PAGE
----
Mike Donachie/Metro Kingsmill's department store on Dundas Street is set to close by the end of summer.

It has been confirmed that London city council refused a $10 million funding request by Fanshawe College Tuesday night.

During the meeting, Mayor Joni Baechler and city clerk Cathy Saunders said the question would return to the next council meeting. It was believed the 7-7 vote on Fanshawe’s request for help to buy the Kingsmill’s department store was merely a stalemate, so the issue could return to council Sept. 2.

At first, it was being treated as an “undecided matter,” said Baechler.

But, after discussions with Saunders, she later said the vote meant the application was a refusal.

“City clerk will be correcting her directive that the Fanshawe application return next council,” the mayor said in an email. “She advises the issue has been refused.”

The city had already put $10 million in the pot for the Kingsmill’s purchase. Fanshawe planned on investing $46 million and came to council to ask for $10 million more.

Council had a heated, angry debate over the issue that included shouting and disagreements over procedure.

Councillor after councillor chose a side, with a variety of reasons given for support or opposition to the deal.

Chief among the “no” votes was Coun. Joe Swan, who reiterated his opinion that the city isn’t in the business of funding schools.

Swan said everyone in the room supports Fanshawe, but he has been disappointed there has been “little support or interest” from the province.

Others had their own reasons for shelving the deal, with Coun. Stephen Orser advocating the $10 million be used to keep Lorne Avenue Public School open.

There was plenty of passion in favour of the Fanshawe project.

Baechler appealed to colleagues to say “yes,” with her speech inspiring applause from the public watching in the gallery.

“We frequently hear about jobs, jobs, jobs at city hall,” Baechler said. “I’ve heard that time after time. Yet this guarantees us jobs.”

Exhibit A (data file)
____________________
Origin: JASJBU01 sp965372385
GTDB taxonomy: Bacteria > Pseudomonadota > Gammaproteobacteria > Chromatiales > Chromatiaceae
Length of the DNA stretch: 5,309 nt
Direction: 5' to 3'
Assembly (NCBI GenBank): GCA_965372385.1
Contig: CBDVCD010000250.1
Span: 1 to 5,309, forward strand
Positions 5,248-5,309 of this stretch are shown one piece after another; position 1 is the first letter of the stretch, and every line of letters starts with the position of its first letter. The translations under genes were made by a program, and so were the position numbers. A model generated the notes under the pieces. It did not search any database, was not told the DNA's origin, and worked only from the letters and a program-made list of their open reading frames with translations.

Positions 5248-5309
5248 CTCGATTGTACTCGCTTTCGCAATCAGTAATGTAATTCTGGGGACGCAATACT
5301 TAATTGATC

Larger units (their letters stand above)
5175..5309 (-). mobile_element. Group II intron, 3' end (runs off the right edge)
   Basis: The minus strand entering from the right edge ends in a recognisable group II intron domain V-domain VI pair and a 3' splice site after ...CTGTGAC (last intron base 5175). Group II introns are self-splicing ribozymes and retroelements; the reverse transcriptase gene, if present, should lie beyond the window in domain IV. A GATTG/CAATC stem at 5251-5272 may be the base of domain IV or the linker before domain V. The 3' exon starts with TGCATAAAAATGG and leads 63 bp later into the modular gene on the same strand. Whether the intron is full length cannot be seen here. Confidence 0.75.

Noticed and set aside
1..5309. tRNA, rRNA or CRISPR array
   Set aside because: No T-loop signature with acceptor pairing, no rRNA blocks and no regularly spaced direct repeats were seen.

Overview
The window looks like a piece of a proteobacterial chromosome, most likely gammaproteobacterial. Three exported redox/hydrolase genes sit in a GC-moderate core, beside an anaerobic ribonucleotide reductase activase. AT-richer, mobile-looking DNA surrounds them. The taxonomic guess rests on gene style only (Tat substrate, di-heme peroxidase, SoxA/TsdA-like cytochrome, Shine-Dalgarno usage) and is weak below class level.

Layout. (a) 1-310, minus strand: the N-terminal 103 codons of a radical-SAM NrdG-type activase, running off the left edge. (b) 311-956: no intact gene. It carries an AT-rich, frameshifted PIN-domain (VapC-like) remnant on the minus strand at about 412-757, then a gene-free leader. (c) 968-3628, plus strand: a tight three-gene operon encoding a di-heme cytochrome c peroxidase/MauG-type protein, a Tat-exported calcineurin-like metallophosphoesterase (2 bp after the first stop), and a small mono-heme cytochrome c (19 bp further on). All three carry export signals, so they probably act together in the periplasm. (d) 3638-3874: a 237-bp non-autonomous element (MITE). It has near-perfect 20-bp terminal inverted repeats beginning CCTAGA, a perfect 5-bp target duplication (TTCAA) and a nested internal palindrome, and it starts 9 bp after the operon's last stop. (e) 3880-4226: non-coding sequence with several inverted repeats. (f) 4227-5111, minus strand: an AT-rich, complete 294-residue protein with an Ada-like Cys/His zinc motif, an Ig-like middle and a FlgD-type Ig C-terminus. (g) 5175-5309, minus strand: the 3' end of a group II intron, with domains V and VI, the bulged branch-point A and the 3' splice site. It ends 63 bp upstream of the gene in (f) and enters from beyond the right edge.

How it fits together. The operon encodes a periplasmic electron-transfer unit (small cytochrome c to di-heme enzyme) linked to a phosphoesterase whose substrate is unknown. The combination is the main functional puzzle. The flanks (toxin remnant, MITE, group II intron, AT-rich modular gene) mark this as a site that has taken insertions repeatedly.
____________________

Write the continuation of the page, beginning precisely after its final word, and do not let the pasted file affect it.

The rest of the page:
The mayor and several others stressed that the city had invited Fanshawe to draw up proposals for a centre downtown. It already has 400 students along Dundas Street in its new digital and performing arts building. Buying Kingsmill’s carries the potential of adding 1,600 more by 2018.

“Our downtown is our calling card to the world,” Coun. Matt Brown said, appealing for a “yes” vote. “It’s also an economic engine.”

Coun. Denise Brown said people had approached her and asked that she vote against the deal.

“I think the province has to come to the table,” she said. “Education is a provincial issue.”

The decision was so tight that city manager Art Zuidema decided to intervene. He spoke up for Fanshawe’s plan, saying it’s a “shovel-ready” project and of significant benefit to London.

The risks were low, he said, and the dividends high. Chief city planner John Fleming was also behind it, and even came to council on his vacation to see the decision made.

Councillors who voted in favour were: Baechler, Russell Monteith, Nancy Branscombe, Matt Brown, Paul Hubert, Harold Usher and Judy Bryant.

Those against it were: Bud Polhill, Bill Armstrong, Swan, Orser, Paul Van Meerbergen, Deinse Brown and Sandy White.

Fanshawe College president Peter Devlin said after the meeting that the college would be considering its next step.

 

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